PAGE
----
Researchers from NIST and the Univ. of North Carolina have demonstrated a new design for an instrument, a "instrumented nanoscale indenter," that makes sensitive measurements of the mechanical properties of thin films and biomaterials. The NIST instrument uses a unique technique for precisely measuring the depth of the indentation in a test surface with no contact of the surface other than the probe tip itself.
An international collaboration has fabricated a self-assembled nanofiber from a DNA building block that contains both duplex and quadruplex DNA. This work is a first step toward the creation of new structurally heterogeneous, yet controllable, DNA-based materials exhibiting novel properties suitable for bottom-to-top self-assembly for nanofabrication.
Researchers from NIST and the Univ. of Maryland have shown how to make nanoscale measurements of critical properties of plasmonic nanomaterials—the specially engineered nanostructures that modify the interaction of light and matter for a variety of applications. Their technique is one of the few that allows researchers to make actual physical measurements of these materials at the nanoscale without affecting the nanomaterial's function.
A Personal Identity Verification (PIV) card is a government-issued smart card used by federal employees and contractors to access government facilities and computer networks. To assist agencies seeking stronger security and greater operational flexibility, NIST has made several modifications to the previous version of Biometric Data Specification for PIV cards.
Despite warnings to the contrary, many people continue to operate portable generators indoors or close to open windows, resulting in more than 500 deaths since 2005. And each year, more than 20,000 people visit the emergency room and more than 4,000 are hospitalized due to exposure to toxic levels of carbon monoxide. A new computer modeling study scrutinizes the deadly relationship between carbon monoxide emissions and occupant exposure.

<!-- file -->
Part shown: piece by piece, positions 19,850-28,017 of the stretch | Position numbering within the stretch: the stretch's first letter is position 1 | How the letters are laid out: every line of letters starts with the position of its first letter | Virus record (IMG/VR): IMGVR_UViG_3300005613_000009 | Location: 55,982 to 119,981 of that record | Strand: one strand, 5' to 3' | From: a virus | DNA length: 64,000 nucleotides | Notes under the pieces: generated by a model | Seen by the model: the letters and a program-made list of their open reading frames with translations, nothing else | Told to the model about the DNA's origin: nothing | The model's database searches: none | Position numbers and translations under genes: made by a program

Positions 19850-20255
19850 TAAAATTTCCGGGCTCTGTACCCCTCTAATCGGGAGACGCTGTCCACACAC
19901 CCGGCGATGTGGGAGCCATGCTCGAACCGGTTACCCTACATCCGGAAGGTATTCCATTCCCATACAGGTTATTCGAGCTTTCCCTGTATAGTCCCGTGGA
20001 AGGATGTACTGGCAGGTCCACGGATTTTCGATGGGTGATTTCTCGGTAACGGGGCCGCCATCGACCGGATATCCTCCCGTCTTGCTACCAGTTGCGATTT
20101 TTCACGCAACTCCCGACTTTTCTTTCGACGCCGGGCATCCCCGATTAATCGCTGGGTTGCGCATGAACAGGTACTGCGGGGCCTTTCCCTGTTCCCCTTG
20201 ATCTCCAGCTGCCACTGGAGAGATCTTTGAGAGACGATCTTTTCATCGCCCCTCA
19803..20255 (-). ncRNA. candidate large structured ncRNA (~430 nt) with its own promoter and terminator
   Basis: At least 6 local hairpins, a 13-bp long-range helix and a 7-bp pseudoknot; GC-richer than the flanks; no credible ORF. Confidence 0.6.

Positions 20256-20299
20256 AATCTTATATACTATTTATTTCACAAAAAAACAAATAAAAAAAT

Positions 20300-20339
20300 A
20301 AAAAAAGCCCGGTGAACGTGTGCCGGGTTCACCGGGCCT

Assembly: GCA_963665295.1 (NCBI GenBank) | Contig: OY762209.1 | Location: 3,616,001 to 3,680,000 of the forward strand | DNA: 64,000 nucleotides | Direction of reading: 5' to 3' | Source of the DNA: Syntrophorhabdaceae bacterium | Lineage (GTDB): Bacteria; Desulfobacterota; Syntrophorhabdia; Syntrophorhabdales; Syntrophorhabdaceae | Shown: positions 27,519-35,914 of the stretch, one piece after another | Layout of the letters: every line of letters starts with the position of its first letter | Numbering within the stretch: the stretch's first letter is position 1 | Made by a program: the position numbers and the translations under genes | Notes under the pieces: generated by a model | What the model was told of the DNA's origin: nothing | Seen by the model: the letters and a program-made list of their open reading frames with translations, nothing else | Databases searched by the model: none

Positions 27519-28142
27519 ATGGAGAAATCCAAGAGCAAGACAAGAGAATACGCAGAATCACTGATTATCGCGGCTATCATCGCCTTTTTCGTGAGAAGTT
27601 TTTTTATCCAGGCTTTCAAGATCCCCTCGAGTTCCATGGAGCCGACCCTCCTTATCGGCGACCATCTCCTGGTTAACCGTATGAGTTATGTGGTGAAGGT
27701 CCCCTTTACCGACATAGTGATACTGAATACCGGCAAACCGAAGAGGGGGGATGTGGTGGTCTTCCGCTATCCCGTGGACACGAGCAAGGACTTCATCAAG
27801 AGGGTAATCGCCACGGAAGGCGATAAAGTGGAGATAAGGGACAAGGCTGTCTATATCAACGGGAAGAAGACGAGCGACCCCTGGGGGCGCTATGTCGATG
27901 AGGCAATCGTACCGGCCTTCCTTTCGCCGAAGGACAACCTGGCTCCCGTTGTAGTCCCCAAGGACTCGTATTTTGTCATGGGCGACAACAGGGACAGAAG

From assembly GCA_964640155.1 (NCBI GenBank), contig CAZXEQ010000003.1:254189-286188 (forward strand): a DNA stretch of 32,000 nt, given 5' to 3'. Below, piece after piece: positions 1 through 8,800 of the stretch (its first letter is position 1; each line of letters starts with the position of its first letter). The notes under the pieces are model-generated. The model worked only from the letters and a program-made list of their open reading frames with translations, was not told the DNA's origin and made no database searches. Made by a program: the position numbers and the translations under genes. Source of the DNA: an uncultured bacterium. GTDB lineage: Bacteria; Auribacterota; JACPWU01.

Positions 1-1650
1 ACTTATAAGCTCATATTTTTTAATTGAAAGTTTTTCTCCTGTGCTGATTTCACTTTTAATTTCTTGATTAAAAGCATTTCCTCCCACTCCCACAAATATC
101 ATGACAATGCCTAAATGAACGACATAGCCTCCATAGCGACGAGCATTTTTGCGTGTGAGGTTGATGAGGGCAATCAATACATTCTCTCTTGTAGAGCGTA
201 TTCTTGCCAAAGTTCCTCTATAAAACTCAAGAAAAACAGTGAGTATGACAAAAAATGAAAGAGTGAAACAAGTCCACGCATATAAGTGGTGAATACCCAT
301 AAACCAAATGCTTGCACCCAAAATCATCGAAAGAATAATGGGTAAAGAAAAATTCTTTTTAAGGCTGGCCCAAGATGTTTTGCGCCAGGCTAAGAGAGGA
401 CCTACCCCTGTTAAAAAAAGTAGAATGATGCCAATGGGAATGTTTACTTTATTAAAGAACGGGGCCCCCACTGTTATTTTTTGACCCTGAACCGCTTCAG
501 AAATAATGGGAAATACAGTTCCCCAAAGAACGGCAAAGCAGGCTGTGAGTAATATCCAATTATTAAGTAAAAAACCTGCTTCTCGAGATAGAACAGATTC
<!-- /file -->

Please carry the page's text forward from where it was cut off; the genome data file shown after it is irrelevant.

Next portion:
Laser frequency combs—high-precision tools for measuring different colors of light in an ever-growing range of applications such as advanced atomic clocks, medical diagnostics and astronomy—are not only getting smaller but also much easier to make. Physicists at NIST can now make the core of a miniature frequency comb in one minute. Conventional microfabrication techniques, by contrast, may require hours, days or even weeks.
The National Institute of Standards and Technology this week announced that it plans to establish a new Advanced Materials Center of Excellence to facilitate collaborations between NIST and researchers from academia and industry on advanced materials development. Fund at about $25 million over five years, the center will emphasize innovations in measurement technology, modeling, simulation, and data and informatics tools
In secure communications, which can rely on quantum information contained in one of four wavelength phase states, wrong is worse than "I don't know." Researchers at NIST and the Joint Quantum Institute have built a single-photon detector that avoids this problem, making highly accurate measurements of incoming photons while knowing when not to give a conclusive answer.
Through-focus scanning optical microscopy, a technique developed several years ago at NIST for improving optical microscopes, now has been applied to monitoring the next generation of computer chip circuit components, potentially providing the semiconductor industry with a crucial tool for improving chips for the next decade or more.
It's not reruns of "The Jetsons", but researchers working at NIST have developed a new microscopy technique that uses a process similar to how an old tube television produces a picture—cathodoluminescence—to image nanoscale features. The fast, versatile, and high-resolution technique allows scientists to view surface and subsurface features potentially as small as 10 nm in size.
Researchers at NIST have reported the first observation of the spin Hall effect in a Bose-Einstein condensate, a cloud of ultracold atoms acting as a single quantum object. As one consequence, they made the atoms, which spin like a child's top, skew to one side or the other, by an amount dependent on the spin direction. The phenomenon is a step toward applications in "atomtronics".
Based on the mathematics used to model the interaction of light with the atmospheres of giant gas planets, a new algorithm from the Institute of Physical Chemistry of the Polish Academy of Sciences in Warsaw offers a fast and accurate way to better understand physical and chemical properties of materials' surfaces.